Computer Crime Research Center (CCRC) reports that cybercrime cost has risen to about $12 trillion by 2025. Orange Cyber Defense and Checkpoint is of the view that ransomware and cyber attacks have been on a perpetual rise in the past year.

Artificial intelligence is feared to be a major factor in the increase of cybercrime. Also, the rise in the registration of domains, totaling about 910% monthly, is a factor to be feared.

The CCRC made some statements concerning the part played by AI in surging Cybercrime; “The danger landscape surrounding artificial intelligence (AI) in particular is growing rapidly, with attackers employing sophisticated linguistic strategies like longer sentences, more punctuation, and higher text volume.”

According to the trend, threat actors can create complex, targeted attacks quickly and extensively, thanks to generative AI. Artificial intelligence (AI) will be used to create new malware and ransomware variants more quickly and cheaply. Phishing and impersonation attempts will become more sophisticated and AI will be welcomed by businesses.

According to CCRC, there were a lot of programs that took place in 2023, to enlighten the public on the risk of cybercrime, and how to try to avoid it. Moreover, It is further said that, although cybersecurity is now a board-level concern, the executive board should take a more active role in promoting cybersecurity risk governance and steering committees to reduce the risks that the business or government agency faces.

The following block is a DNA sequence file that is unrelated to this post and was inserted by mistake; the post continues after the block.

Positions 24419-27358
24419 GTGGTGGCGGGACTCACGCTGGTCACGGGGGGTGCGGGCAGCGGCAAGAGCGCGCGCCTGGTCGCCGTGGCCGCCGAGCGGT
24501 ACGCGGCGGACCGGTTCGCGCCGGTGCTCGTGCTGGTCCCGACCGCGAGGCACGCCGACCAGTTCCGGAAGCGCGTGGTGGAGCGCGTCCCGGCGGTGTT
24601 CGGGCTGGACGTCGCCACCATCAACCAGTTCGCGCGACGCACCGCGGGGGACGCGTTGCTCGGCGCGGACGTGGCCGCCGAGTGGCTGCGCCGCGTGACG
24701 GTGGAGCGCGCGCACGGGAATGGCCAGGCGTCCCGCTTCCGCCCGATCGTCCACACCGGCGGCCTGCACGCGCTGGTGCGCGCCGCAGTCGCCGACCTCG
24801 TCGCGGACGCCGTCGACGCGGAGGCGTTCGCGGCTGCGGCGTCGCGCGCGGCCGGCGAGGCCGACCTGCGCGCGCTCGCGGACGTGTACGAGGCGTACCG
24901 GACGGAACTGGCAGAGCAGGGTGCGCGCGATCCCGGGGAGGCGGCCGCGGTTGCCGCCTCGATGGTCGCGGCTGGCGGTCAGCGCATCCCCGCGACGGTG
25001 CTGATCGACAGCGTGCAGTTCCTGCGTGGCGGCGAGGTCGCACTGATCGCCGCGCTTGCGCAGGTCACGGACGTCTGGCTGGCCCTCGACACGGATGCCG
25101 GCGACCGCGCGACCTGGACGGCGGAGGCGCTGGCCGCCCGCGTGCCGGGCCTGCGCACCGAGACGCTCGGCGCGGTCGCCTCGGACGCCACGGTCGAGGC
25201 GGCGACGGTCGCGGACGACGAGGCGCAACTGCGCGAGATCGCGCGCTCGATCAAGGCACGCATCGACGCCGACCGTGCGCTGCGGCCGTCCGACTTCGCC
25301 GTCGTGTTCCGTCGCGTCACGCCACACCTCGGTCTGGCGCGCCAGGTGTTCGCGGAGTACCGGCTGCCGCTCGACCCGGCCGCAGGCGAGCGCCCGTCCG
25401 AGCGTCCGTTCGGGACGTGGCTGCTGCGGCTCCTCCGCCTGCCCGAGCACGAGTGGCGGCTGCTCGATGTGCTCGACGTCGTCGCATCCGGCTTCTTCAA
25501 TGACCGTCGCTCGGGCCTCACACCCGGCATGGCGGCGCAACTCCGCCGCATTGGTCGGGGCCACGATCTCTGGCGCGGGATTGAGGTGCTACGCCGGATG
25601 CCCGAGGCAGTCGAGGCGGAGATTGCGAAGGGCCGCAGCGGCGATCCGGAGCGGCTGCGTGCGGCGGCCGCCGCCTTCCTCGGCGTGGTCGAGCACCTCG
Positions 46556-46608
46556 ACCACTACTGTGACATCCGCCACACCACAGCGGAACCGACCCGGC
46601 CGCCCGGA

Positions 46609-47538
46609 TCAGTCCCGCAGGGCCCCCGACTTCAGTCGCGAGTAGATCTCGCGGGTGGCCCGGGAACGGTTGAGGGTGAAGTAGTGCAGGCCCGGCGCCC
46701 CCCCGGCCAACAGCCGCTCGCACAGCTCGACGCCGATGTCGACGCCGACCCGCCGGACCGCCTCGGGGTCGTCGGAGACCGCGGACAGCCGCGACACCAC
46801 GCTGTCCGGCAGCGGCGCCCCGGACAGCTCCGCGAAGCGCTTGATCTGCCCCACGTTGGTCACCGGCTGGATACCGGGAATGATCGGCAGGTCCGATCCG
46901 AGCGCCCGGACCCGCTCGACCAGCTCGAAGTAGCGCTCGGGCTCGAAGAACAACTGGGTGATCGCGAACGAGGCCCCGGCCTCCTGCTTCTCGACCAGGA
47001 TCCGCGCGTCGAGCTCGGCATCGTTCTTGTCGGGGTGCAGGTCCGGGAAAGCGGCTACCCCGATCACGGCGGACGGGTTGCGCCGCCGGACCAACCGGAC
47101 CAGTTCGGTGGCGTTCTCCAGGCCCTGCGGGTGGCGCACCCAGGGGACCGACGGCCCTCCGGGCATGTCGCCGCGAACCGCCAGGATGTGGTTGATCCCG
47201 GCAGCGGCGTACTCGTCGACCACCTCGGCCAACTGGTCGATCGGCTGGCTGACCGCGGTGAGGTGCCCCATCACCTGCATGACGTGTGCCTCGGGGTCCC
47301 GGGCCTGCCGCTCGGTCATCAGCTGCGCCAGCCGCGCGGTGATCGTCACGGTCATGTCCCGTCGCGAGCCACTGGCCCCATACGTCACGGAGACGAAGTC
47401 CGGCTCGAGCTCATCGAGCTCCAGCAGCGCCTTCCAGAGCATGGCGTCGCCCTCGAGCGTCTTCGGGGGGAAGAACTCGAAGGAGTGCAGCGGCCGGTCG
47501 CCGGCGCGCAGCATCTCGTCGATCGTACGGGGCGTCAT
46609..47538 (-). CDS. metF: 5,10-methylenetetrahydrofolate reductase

A projection from the research firm was that cyber extortion will continue to be a major problem, with about a 30-50% rise. Additionally, continents like Africa and South Asia will have the highest number of attacks, due to their recent growing economy.

The most susceptible vertical markets will be those in manufacturing, retail, finance, professional services, and utilities. This is partially due to technology maturity, weaknesses in their network’s outdated design, and higher risk effect levels to the organization from cyberattacks.

In 2024, hacktivism is expected to remain strong as threat actors will persist in targeting government agencies or firms that provide political support to particular entities. Due to its significant impact on business continuity, distributed denial-of-service (DDoS) attacks are still commonly used, according to the report.

To provide systematic and scientific assistance and consultation on legal, criminal, and criminological issues related to cybercrime, the Computer Crime Research Center was established in 2001. The Center gains expertise and analyzes research findings about science and practice

Habeeb Okunlade
Habeeb Okunlade
I'm Habeeb Okunlade. I'm an undergraduate of OAU, and also a professional wordsmith armored with the skill of creating amazing writeups. I pride myself in crafting engaging, and well structured writeups, tailored to the satisfaction of my audience.

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